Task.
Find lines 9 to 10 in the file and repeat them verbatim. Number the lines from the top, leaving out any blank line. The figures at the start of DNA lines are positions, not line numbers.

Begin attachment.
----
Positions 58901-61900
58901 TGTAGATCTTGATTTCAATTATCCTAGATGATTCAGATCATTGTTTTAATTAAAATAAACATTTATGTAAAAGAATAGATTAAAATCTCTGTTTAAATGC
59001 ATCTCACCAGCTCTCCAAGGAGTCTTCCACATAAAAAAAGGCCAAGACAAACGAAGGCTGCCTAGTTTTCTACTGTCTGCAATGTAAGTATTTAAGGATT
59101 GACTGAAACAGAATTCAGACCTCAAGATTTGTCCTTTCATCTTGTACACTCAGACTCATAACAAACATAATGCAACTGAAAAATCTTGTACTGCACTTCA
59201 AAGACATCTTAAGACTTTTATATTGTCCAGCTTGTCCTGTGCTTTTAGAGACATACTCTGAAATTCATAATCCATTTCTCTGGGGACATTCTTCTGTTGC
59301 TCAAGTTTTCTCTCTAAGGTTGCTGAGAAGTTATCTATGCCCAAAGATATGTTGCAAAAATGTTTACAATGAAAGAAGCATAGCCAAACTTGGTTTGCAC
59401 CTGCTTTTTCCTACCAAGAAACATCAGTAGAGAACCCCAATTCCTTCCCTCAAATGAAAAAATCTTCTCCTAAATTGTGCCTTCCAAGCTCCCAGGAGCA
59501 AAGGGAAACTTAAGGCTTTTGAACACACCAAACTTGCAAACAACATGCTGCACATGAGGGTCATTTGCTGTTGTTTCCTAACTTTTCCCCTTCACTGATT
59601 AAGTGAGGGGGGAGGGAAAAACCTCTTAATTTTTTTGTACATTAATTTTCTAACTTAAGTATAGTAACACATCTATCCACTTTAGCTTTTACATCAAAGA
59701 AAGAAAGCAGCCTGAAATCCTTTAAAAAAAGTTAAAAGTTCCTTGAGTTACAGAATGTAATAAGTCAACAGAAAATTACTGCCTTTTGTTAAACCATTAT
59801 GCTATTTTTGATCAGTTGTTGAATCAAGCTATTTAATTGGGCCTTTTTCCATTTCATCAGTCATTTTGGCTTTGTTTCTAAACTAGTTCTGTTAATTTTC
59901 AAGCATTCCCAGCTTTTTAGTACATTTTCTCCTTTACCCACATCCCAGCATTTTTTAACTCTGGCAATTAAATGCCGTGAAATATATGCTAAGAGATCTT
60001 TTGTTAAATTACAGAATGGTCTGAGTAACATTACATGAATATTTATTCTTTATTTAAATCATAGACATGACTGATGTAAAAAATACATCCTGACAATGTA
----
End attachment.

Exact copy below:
59601 AAGTGAGGGGGGAGGGAAAAACCTCTTAATTTTTTTGTACATTAATTTTCTAACTTAAGTATAGTAACACATCTATCCACTTTAGCTTTTACATCAAAGA
59701 AAGAAAGCAGCCTGAAATCCTTTAAAAAAAGTTAAAAGTTCCTTGAGTTACAGAATGTAATAAGTCAACAGAAAATTACTGCCTTTTGTTAAACCATTAT